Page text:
President Obama’sspeech on immigration

Pres­i­dent Obama has laid out his plans for immi­gra­tion reform… he plans to use exec­u­tive actions to make it hap­pen… his efforts should keep 5 mil­lion immi­grants liv­ing in the U.S. ille­gally from being deported… he says he wants immi­gra­tion enforce­ment efforts to focus on “felons, not fam­i­lies.” Pres­i­dent obama says immi­grants who’ve lived ille­gally in the U.S. for more than five years can avoid being deported if their chil­dren are cit­i­zens or law­ful per­ma­nent res­i­dents, and they pass back­ground checks and pay fees. They also can get work per­mits. Gov­er­nor Brown said in a state­ment that the pres­i­dent “stepped up for hard-working fam­i­lies across Amer­ica” in the face of Wash­ing­ton grid­lock but called on Con­gress to “fin­ish the job” by pass­ing immi­gra­tion reform leg­is­la­tion. Not all Cal­i­for­ni­ans cel­e­brated. Escon­dido Mayor Sam Abed, who has cham­pi­oned local poli­cies aimed at reduc­ing ille­gal immi­gra­tion in his city of 150,000 peo­ple, said he wouldn’t lis­ten to Obama’s speech.

Mendocino County Final Vote Count Almost Complete

Accord­ing to Sue Ranochak, of The Men­do­cino County Clerk and Recorder’s Office has yet to release an offi­cial elec­tion count, although one can be expected by Thanks­giv­ing. On Wednes­day, Ranochak said the depart­ment con­tin­ues to work toward an offi­cial count, which has been an ongo­ing process, but didn’t say how many were left to be counted, nor how many are being counted daily. Besides count­ing, Ranochak said polling place inven­to­ries have to be bal­anced, pro­vi­sional bal­lots have to be authen­ti­cated, and vote-by-mail bal­lots have to be checked for dam­ages. She said the bal­anc­ing has been com­pleted and the pro­vi­sional bal­lots that have been authen­ti­cated are ready to be counted. The last unof­fi­cial update came Nov. 6 and indi­cated Men­do­cino County still had 13,072 vote-by-mail bal­lots to process, and 452 pro­vi­sional bal­lots, or those that were cast by vot­ers with ques­tion­able eli­gi­bil­ity. And so the process continues.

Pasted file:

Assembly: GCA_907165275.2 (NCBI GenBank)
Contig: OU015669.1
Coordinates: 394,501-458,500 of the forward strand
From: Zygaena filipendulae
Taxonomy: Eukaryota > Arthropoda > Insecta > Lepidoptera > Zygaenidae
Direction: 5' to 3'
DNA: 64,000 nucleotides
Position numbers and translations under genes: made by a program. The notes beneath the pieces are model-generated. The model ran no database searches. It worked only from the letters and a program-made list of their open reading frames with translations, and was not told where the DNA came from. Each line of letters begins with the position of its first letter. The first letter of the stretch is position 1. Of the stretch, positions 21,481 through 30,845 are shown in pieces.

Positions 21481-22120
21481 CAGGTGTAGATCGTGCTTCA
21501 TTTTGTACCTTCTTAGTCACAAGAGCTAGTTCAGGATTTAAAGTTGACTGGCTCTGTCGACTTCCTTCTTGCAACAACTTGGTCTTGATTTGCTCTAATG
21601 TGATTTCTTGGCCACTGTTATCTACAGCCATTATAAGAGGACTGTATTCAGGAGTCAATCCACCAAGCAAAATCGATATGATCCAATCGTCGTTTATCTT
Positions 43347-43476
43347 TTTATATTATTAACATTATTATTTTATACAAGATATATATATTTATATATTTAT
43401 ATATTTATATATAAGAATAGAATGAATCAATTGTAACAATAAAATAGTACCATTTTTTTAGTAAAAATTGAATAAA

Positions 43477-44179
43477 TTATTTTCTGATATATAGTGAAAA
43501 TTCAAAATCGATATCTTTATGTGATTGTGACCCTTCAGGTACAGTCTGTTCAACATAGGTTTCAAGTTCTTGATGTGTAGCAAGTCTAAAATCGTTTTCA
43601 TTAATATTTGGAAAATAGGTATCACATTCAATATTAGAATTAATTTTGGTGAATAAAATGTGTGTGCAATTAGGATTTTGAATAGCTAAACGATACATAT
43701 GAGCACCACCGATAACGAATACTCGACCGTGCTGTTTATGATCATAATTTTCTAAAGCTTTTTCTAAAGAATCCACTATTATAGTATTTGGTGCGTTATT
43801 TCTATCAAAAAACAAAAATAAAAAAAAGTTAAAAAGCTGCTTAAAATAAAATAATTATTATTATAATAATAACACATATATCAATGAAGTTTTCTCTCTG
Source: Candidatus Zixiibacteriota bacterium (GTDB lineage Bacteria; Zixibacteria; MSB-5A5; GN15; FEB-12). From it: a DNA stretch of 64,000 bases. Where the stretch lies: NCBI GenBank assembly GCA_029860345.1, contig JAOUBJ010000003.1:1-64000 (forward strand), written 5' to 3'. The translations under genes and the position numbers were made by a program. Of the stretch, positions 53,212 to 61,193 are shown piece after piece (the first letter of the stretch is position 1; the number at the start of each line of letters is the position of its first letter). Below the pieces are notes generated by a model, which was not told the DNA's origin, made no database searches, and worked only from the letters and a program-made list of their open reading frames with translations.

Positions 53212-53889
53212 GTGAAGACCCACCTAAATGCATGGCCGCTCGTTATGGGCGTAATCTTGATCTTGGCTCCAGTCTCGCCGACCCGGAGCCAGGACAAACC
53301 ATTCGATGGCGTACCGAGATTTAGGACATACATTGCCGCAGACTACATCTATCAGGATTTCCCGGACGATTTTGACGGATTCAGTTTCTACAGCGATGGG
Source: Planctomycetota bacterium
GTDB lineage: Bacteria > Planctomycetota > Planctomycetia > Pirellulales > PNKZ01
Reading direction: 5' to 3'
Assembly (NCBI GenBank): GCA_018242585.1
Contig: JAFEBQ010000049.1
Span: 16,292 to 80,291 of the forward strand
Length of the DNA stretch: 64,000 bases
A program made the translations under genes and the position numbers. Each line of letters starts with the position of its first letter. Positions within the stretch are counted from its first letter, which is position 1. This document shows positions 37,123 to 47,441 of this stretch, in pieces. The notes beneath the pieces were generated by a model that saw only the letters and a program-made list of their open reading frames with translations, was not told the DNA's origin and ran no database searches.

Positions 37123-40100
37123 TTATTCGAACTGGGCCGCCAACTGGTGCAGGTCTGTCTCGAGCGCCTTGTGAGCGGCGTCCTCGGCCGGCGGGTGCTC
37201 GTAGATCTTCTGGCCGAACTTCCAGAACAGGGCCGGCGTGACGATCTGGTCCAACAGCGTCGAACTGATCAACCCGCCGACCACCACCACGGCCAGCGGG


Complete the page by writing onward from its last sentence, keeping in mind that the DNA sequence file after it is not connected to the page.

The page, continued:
Mendocino County Election Vote Count Almost Complete

Accord­ing to Sue Ranochak, of The Men­do­cino County Clerk and Recorder’s Office has yet to release an offi­cial elec­tion count, although one can be expected by Thanks­giv­ing. On Wednes­day, Ranochak said the depart­ment con­tin­ues to work toward an offi­cial count, which has been an ongo­ing process, but didn’t say how many were left to be counted, nor how many are being counted daily. Besides count­ing, Ranochak said polling place inven­to­ries have to be bal­anced, pro­vi­sional bal­lots have to be authen­ti­cated, and vote-by-mail bal­lots have to be checked for dam­ages. She said the bal­anc­ing has been com­pleted and the pro­vi­sional bal­lots that have been authen­ti­cated are ready to be counted. The last unof­fi­cial update came Nov. 6 and indi­cated Men­do­cino County still had 13,072 vote-by-mail bal­lots to process, and 452 pro­vi­sional bal­lots, or those that were cast by vot­ers with ques­tion­able eli­gi­bil­ity. And so the process continues.

Hazmobile Event Today and Tomorrow

The next Haz­Mo­bile event will be held today and tomor­row, at High­lands Senior Service/Community Cen­ter, 3245 Bow­ers Avenue in Clear­lake.
Hours are from 9 a.m. until 1 p.m. House­holds can bring up to 15 gal­lons of toxic items free of charge. Items that are accepted include paint, sol­vents, fuels, five-gallon propane tanks, pool chem­i­cals, pes­ti­cides, her­bi­cides, bat­ter­ies, flu­o­res­cent light tubes (up to 60 lin­ear feet), and other toxic mate­ri­als that can­not be put in the trash. Items that can­not be accepted include tele­vi­sions, com­puter mon­i­tors, ammu­ni­tion, explo­sives, radioac­tive mate­ri­als or infec­tious wastes. The Haz­Mo­bile pro­gram is sub­si­dized by the Lake County Pub­lic Ser­vices Depart­ment, Inte­grated Waste Man­age­ment Divi­sion and Cal­Re­cy­cle as a pub­lic ser­vice to Lake County residents.